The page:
Healing Through Telling

A Glimpse 

Necessarily Told in Third Person

She sat in the yard of the house she called home, holding a twig she used to entice bugs to peak out from their house in the dirt. Slowly, she drew tiny circles in the sandy soil around a small hole in the ground, singing, “Doodle bug, doodle bug, come out of the ground. Doodle bug, doodle bug, round and round.” She’d never caught a doodle bug. She’d only caught a glimpse of one or two of the bugs, as they reached out to stop the intrusion to their well-crafted home. Over and over, she sang and drew circles. She’d learned a lot of ways to pass the time to stay out of everybody’s way. Looking for bugs and sometimes just sitting in the woods, doing nothing but thinking about this and that had become her companions.

     She heard her mother scream from inside the house. She looked up startled and listened for a moment, then turned back to her insect hunt – numb to the sights and sounds of what went on around her at that house. “No doodle bug today,” she thought. Taking a deep breath, she raised her face to the sun. She could see its blanketing warmth through her closed eyes and feel its soothing peacefulness on her skin. How glorious was that feeling to her.  

     A quick thought of a walk to the creek came to mind, but she’d need a jar for the things she might find worth keeping. Maybe she could go in and out of the house unnoticed and sneak one out.

     Inside, hearing, but not seeing her mother crying, she continued to the cabinet for a jar. As she moved further into the house, she thought how quiet the upstairs sounded. It was unusual to hear such quietness when everyone was home. Curiosity inched her way up the stairs. Half way up, she could see through the stair rails and into a bedroom where one of her brothers seemed to be walking toward her stepfather. She kept staring, watching her brother slowly move toward her stepfather, who was unaware that he was about to be harmed.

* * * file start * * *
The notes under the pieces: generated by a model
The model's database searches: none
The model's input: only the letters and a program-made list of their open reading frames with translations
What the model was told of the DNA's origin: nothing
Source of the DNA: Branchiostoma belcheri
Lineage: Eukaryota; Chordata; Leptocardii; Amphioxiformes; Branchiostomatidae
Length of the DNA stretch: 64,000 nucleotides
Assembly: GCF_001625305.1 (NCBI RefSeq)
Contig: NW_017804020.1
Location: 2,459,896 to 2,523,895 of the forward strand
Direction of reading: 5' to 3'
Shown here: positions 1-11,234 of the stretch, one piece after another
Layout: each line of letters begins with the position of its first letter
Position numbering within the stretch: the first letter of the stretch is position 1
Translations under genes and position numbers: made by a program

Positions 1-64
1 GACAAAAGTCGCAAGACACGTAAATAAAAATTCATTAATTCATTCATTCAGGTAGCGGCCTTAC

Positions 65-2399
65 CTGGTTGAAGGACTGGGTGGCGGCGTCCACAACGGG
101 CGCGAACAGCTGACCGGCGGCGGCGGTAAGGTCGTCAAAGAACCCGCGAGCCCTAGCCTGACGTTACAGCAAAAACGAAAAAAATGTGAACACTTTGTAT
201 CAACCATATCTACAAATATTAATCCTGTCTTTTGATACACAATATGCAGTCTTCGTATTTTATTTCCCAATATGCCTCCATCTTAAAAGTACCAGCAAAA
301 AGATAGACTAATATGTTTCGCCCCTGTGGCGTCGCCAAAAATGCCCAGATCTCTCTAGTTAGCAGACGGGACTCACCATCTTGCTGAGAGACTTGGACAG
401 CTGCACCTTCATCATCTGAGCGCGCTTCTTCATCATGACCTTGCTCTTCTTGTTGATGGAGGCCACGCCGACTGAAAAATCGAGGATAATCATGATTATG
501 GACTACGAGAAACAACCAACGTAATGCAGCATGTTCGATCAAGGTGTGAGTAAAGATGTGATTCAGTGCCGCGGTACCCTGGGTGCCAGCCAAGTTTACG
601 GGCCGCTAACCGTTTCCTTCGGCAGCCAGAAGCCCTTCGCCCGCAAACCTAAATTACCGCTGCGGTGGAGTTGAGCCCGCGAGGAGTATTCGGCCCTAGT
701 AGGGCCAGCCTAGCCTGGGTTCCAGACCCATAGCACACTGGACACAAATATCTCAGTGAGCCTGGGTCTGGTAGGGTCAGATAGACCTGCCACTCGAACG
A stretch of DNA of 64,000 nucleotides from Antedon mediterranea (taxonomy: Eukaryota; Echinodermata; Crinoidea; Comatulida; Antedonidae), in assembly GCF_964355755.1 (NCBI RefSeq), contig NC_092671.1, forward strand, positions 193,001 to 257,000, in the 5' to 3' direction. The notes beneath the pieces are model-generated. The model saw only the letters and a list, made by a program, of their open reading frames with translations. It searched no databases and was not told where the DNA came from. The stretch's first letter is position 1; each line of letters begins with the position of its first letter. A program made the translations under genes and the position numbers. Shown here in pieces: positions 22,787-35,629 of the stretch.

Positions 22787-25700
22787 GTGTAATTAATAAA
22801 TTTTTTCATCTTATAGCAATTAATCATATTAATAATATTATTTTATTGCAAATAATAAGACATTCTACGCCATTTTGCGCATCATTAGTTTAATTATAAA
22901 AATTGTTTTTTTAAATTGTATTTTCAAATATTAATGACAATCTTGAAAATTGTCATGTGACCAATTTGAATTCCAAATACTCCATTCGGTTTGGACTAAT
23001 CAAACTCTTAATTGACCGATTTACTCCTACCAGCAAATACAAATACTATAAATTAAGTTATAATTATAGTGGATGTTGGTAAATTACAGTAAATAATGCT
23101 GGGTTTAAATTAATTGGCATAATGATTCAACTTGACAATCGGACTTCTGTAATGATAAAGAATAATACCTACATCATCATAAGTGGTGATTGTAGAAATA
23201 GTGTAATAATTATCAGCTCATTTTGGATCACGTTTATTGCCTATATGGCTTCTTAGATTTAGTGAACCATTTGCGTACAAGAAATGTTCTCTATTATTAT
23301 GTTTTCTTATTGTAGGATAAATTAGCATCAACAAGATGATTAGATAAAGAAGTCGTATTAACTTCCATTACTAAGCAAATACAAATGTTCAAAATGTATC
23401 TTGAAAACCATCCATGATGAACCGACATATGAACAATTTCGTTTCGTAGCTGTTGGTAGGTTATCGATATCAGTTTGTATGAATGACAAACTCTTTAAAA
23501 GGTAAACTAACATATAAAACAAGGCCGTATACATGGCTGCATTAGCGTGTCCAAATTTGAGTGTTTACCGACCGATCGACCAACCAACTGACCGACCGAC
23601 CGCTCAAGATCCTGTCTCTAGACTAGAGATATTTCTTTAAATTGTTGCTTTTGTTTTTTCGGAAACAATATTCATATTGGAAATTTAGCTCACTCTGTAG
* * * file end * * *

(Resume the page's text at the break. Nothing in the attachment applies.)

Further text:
She saw the machete her brother was hiding behind his back. Realizing what was about to happen, she stood paralyzed. Before she could think well enough to move, her other brother came from behind the brother with the machete, threw his arms around his brother and the knife, thwarting the potentially fatal stabbing of their stepfather.       Scuffling and yelling ensued, and she managed to slip down the stairs, unheard and unseen by anyone. She found a jar, walked out the back door and toward the creek that bordered the fifty acres of Blue Ridge Mountain foothills hell.

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Because No One Asked
Healing Through Telling

Poetry of Pain Carved Out

Necessarily Told in First Person

My brother whispered to me, “I watch you. I see you when you’re in the bathroom.” He was fourteen. I was nine.

     That night, after he told me he watched me, I left the linen closet door in the bathroom open because it blocked the crack in the door where I knew he could peek at me. I left that door open when I took a bath long after he had left our parents’ house.